Managing the changing of rates for an in-flight EVM project is a frequent headache for almost every EVM project team. The volatility of certain burdens, particularly the General and Administrative (G&A) rate, is a regularly debated issue; and absolute best practice solutions are not always easy to agree upon.
In some extreme cases we’ve seen quarterly changes to the G&A being published by the finance group, keeping the EVM team in an almost continuous spin. So what is the best way to handle rate change and how do we model it in Deltek Cobra?
Free Deltek Cobra Training Download
For the answer to the second part of that question, you can download a free Ten Six Deltek Cobra 5 example training lesson that gives you the detailed steps used to manage rate changes in the software.
Click here to download your free Ten Six Deltek Cobra 5 training lesson for managing rate changes.
The remaining sections of this article talk about the most common surrounding the process and guidelines for rate change management in your EVMS.
Managing Rate Changes
Rate changes are tricky because their true nature seems ambiguous. Should rate changes be treated the same as a formal baseline change or should it only be considered a forecasting issue?
In order to get the most qualified perspective on this issue, I spoke with a leading industry expert in the field of EVM, Mr. Bob Rodgers. With more than forty years of experience, Bob’s knowledge spans almost the entire evolution of earned value methodologies and best practice. His perspective is outlined in the following paragraphs along with commentary from other EVM industry leaders.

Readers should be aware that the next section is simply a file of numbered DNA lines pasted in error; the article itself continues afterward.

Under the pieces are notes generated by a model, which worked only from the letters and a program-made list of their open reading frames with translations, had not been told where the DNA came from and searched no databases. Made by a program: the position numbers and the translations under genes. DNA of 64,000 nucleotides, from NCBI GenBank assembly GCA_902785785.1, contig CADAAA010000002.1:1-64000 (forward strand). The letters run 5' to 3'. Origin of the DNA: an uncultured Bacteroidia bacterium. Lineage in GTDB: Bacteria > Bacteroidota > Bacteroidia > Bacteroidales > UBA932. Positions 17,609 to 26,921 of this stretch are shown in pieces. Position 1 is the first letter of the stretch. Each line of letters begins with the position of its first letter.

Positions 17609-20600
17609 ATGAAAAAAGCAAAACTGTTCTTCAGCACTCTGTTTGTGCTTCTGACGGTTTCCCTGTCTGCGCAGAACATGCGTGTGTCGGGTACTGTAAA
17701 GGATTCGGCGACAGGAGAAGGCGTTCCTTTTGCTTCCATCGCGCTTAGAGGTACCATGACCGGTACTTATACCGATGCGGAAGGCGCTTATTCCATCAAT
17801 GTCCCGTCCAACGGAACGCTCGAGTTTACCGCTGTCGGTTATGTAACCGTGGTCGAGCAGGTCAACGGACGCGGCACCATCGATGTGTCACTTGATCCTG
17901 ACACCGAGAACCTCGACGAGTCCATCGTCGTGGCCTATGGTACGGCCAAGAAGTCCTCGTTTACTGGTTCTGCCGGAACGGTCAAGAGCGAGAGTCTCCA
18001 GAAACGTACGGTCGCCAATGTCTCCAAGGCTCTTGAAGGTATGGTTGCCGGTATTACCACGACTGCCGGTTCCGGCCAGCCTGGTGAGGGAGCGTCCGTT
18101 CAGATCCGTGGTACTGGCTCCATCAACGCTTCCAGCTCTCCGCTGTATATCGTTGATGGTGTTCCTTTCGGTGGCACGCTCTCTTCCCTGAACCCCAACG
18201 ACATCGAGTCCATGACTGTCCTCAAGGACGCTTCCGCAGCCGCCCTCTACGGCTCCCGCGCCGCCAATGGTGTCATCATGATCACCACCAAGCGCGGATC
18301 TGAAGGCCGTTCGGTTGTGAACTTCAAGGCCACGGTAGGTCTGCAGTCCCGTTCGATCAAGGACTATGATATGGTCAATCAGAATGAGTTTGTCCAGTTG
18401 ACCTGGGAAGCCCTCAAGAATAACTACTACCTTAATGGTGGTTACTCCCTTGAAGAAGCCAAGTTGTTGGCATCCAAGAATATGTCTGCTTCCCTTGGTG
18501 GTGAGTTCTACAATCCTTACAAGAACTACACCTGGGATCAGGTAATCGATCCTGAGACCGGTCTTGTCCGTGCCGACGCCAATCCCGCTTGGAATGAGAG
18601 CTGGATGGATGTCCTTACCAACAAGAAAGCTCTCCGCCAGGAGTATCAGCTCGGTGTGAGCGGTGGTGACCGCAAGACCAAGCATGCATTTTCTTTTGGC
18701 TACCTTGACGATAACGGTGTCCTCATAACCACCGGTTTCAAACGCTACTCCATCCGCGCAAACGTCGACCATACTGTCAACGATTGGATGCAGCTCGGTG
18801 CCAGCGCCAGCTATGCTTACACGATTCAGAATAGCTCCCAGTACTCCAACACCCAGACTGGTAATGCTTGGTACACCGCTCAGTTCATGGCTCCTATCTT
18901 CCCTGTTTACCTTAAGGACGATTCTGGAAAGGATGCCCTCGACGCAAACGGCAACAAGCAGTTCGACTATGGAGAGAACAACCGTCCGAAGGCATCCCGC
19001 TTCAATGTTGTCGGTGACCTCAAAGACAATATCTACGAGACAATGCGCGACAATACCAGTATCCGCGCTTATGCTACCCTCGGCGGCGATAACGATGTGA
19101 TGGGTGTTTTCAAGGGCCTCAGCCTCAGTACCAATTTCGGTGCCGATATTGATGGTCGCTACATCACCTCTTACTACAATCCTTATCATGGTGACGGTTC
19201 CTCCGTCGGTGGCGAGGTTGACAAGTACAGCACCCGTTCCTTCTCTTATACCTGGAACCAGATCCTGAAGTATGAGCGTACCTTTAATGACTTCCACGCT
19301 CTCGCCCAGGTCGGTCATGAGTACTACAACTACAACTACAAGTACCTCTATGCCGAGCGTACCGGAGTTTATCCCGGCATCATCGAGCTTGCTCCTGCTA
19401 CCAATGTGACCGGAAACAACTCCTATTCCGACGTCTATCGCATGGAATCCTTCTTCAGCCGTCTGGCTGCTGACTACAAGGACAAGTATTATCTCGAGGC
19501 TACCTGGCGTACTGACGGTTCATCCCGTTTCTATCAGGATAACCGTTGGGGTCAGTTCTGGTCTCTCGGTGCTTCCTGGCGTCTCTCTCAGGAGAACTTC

Baseline change, Forecast change; or both?
When new rates are published, but before they are approved by the customer, they can be modeled using a forecast. Once approved, they can be applied to the baseline provided that a formal Baseline Change Request (BCR) or other named change management process is followed. It is also worth pointing out that increases in rates can be legitimately funded from Management Reserve (MR), again provided that they are formally approved. It is also preferable that the risk register reflects and quantifies the potential for rate changes at the outset of the project.
Changes in G&A can be quantified using a Deltek Cobra forecast class to see what the impact on the EAC is, compared to the current BAC. A fairly unique feature of Deltek Cobra is the ability to use more than one rate file for a project. It does this by allowing you to assign alternative rates files to a particular cost class.
Retroactive rate changes?
Another common question is whether or not rate changes can be retroactively changed; i.e. changed in prior periods of the EVMS. Simple answer is no. Never change history in an EVMS, for any reason.
Indeed this question came up during a Ten Six Presentation at the 2014 EVMP Conference in Crystal City, VA. The questioner asked if there were any circumstances in which it would be allowable to change history in an EVMS. In response, Corporate Senior Director of EVM at SAIC, Mr. Dale Gillam clearly stated, “You should never change earned value history. Your EV reports have already been submitted and changes to history would invalidate these reports. It would also impact your deltek wInsight or other reporting systems. So you should only ever make adjustments to the current period.”
“Finance published the new rates six months ago but the customer has yet approved them. How should this be managed?”
If approval is become a protracted process and you are encountering increased variance as a result, you should document this fact with examples and get senior management sign-off on the need to introduce the new rates to the EVMS. You should then communicate with the customer as to the intent of deploying the new rates to the EV system to avoid administrative variances. Again, only work with current and future period adjustments and keep a good audit trail of what you changed and when. If in doubt – write it out. At the end of the day, your customer just needs to know that you are following the guidelines and managing your EVMS with the utmost of realism, accountability and integrity.